they could ride around the visitor center at Old Faithful and on to the boardwalk area. This was certainly a bad decision, but the delicate landscape was never in danger. No, but describing what really happened wouldn’t be an attention-getting story, would it? In the same article there was a mention of NASA’s ‘Planetary Defense Coordination Office’. This is the group responsible for monitoring asteroids that could collide with earth. During the furlough, non-government researchers ensured no inbound space chunks would imperil the planet. Err, wait, wouldn’t we be pummeled regardless of whether anyone was watching?... Instagram! Yes, WSSA is there! Follow us! Interact! (Make sure you follow WSSA.US and not WSSA_US. It will be obvious which one is most active.) Man and teen die in moose crash. The lesson here is to not hit a moose if you are riding a snowmobile. Car/moose accidents don’t end well, so it seems obvious a snowmobile is no match. It happened in a rural Alaska village, Aniak to be exact, about 317 miles west of Anchorage. They were riding down a road when the moose stepped out in front of them. Troopers believe alcohol was a factor. (They didn’t mention if it was the snowmobile driver or moose that was drinking…) The poor moose didn’t survive either. (There is a serious safety message here. Keep your speed in check for the conditions/terrain you are riding in. If there is a stopped group or groomer just around the corner, can you stop in time?...) Another governor promoting the sport! Wisconsin’s Governor Walker attended the opening ceremonies for World Championship Snowmobile Derby in Eagle River, WI. This was the 55th running of the event. The Governor noted the event draws people in and they spend their hard-earned money in rural northern Wisconsin. Imagine that, snowmobilers boosting the economy! Unforgiving cornice. A 52-year-old man died after a cornice gave way and he fell 250 feet in a backcountry area in Whistler, British Columbia. Other snowmobilers tried to help, digging him out of his partially buried resting place, and performing CPR. Sadly, no luck. A good warning for everybody from ‘Avalanche Canada’: Cornices can break surprisingly far back on ridge tops. Yeah, I thinking avoiding them is good advice. (Make sure you know where you are standing when checking out that stunning ridge-top view!) And now for something a bit gross… A guy snowmobiling on the Red River in North Dakota came across what he thought was a dead deer. But there was something weird about its head. A closer look revealed a live but weak buck sprawled on the ice. Locked in its antlers were the antlers and head of another buck. Nothing but the head and a dangling vertebrae though… The deer was very weak and while it put up a struggle, the snowmobiler was able to free the live buck. The surviving deer wasn’t in great shape, so it is unknown if it survived. The sledder noted the buck appeared to have some bite marks on its hind quarters as if coyotes may have attacked. Interestingly… or maybe not… a similar situation occurred 45 miles away and was captured on a trail cam. Based on the racks, it was determined these were different deer in the same predicament. Good from bad. A mother whose son died in a snowmobile accident donated two brand new snowmobiles and a trailer to the local (Fulton County in New York) Sheriff’s Office. It’s been about two years since the accident and during that time the woman started the Henry D Ross III Memorial Fund and raised more than $30,000. In addition to the snowmobiles for the Sheriff’s Department, another snowmobile was donated to the Mayfield Fire Department. What an awesome tribute to her son! Idaho State Parks contribute millions to Idaho’s economy. That’s the headline. It was noted Idaho’s 30 state parks contributed $184 million to the state’s economy with less than 10 percent of the Idaho Parks’ budget coming from the State’s general fund. That equates to $1 tax dollar invested returns $54 in economic activity. Of course much of this impact is in rural towns and counties across the state, as noted by Boise State University’s Department of Economics who did the study. What does this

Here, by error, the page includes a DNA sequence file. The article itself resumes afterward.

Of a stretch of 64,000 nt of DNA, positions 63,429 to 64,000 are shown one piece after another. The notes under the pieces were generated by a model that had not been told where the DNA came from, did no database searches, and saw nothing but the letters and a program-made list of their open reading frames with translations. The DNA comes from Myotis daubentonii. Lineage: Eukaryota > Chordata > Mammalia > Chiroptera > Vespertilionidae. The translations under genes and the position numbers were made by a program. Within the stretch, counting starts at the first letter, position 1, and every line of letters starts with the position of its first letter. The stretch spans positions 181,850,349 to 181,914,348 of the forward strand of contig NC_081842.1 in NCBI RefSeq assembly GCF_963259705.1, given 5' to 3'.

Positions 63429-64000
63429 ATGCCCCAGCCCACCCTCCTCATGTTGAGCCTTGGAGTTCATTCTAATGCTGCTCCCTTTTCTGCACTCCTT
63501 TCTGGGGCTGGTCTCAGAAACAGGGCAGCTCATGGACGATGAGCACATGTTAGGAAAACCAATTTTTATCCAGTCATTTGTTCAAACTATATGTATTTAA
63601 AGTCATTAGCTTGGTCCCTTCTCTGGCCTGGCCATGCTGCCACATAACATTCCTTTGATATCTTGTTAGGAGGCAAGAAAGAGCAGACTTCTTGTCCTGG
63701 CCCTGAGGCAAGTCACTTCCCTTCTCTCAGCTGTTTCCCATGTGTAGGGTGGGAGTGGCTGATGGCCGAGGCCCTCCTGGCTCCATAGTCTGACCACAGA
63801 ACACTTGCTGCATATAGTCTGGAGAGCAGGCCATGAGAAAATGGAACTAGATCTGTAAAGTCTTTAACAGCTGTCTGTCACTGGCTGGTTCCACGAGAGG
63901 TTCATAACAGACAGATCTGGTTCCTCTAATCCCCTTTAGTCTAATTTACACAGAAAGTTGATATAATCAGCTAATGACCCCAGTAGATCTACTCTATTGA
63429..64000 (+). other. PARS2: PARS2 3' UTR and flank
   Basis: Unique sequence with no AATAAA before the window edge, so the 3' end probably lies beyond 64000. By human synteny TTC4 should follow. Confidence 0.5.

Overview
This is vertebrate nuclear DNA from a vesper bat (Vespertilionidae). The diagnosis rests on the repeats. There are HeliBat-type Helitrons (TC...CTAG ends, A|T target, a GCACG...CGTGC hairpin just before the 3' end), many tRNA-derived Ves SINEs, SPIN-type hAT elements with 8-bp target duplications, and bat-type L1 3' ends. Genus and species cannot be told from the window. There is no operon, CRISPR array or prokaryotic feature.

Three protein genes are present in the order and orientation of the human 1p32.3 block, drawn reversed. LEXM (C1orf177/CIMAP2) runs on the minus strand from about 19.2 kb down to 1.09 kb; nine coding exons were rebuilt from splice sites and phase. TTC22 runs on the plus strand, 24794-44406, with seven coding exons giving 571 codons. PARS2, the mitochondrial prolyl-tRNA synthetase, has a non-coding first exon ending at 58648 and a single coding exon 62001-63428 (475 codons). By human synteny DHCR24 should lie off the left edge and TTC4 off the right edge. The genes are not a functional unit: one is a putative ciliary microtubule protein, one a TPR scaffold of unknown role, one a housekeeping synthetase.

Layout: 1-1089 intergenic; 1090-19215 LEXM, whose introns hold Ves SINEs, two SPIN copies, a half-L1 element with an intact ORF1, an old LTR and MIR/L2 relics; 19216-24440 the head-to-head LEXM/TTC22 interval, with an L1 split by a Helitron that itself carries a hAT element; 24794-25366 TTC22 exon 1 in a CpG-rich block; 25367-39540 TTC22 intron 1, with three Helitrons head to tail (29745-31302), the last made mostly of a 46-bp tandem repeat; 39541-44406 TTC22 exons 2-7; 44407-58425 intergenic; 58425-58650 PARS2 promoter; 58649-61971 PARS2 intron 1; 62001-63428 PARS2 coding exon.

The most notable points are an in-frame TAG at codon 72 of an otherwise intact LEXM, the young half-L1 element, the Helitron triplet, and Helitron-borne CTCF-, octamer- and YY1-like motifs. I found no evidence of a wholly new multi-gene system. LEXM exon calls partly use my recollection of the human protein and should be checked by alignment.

have to do with snowmobiling? Idaho Parks Department also runs the State’s Snowmobile Program so snowmobiling was also included in this study. In fact, the University did a complete 39-page report on the economic impact of snowmobiling. Here are a few highlights: 41,689 snowmobiles were registered in Idaho during the 2015/2016 season with ownership spanning 20,752 households. Owners spent approximately $223.4 million on: snowmobiles and related equipment ($61.6 million); maintenance and repair ($5.5 million); fuel ($48.5 million); lodging, including camping ($19.4 million), food and beverages ($51.2 million); storage ($0.46 million); and other retail ($36.7 million). Read the whole report here: www.parksandrecreation.idaho.gov/sites/default/files/uploads/documents/Recreation/S nowmobile/Snowmobile%20Econ%20Study%20FINAL.pdf Snowfest Acadie, an international snowmobile festival! Where: St. John Valley (Maine/New Brunswick/Quebec). When: March 15th-18th. Who cares? This event is billed as ‘the biggest snowmobile festival east of the Great Lakes’! The highlight is likely to be Brett Turcotte, a Winter X-Games gold medalist, who will jump 200 feet from the shore of Fort Kent, Maine, to Kennedy Island in the St. John River, on March 16th. While I don’t condone these stunts, they undoubtedly are popular and should draw a crowd… which will likely boost the economy where these three regions converge, and that’s a good thing! Check out the website at www.snowfestacadie.com; this really does look like a cool event, even if it is 3,000 miles away! Thanks Association of Okanogan County Snowmobile Clubs. That was the headline, (a familiar one), in a recent DNR (Department of Natural Resources) e-mail newsletter. Here’s the rest of the blurb: “Each summer, Association of Okanogan County Snowmobile Clubs members maintain trails in our Loomis State Forest, clearing brush, enhancing trail tread and collecting any debris, to prepare the trails for the winter months. Last summer, they helped to care for the Jeep trail from Cold Springs Campground to its end a short distance from the Canadian border. They also cleared the trail into the Snowshoe Cabin, maintained the area around the cabin and cared for trails in our Loomis Natural Resources Conservation Area north of the Loomis State Forest. Thanks to this Snowmobile Clubs for their efforts.” MichCanSka is at it again! This is a group of elderly riders who started a snowmobile organization to raise money for diabetes research (a cure). All the members have been touched by diabetes in one way or another and are passionate about the cause. Five Americans and five Canadians will make a 4,000+ mile trek between Michigan and Alaska, with multiple stops along the way. MichCanSka members have raised nearly $240,000 since 2010. The average age of the group is 69 years old and each rider has previously participated in long rides across the U.S. and Canada. For more information or to make a donation, visit www.michcanska.com. Welcome Scott Taylor as the new Publicity Secretary! Scott ran unopposed in the recent WSSA elections and is looking forward to taking over the Snoflyer. This will be my last issue, although I suspect I’ll have significant involvement, (probably behind the scenes in a support role), for the next few issues. I’m not moving away from WSSA and will be visible helping out in other areas that interest me. I’ve enjoyed interacting with club members, district reps, committee members, and so many others over the past 14 years and truly learned a lot. I thank all for their unwavering support! See you on (or off) the trail! Facebook and Twitter? Facebook ‘likes’ are over 2,310! We are on Twitter at @wssaus too! Snoflyer or website comments? Don’t hesitate to get in touch if you have a concern or question with the Snoflyer, WSSA website or our Facebook site. Send an e-mail to email@example.com or call (509) 969-6799.
March 2018 • 13
WSSA - The Voice of Snowmobiling in Washington
WASHINGTON STATE SUPPORTING BUSINESS
14 â€¢ March 2018
WSSA - The Voice of Snowmobiling in Washington
WASHINGTON STATE SUPPORTING BUSINESS
March 2018 â€¢ 15
WSSA - The Voice of Snowmobiling in Washington
WASHINGTON STATE SNOWMOBILE ASSOCIATION CONTACTS
16 â€¢ March 2018
Published on Mar 9, 2018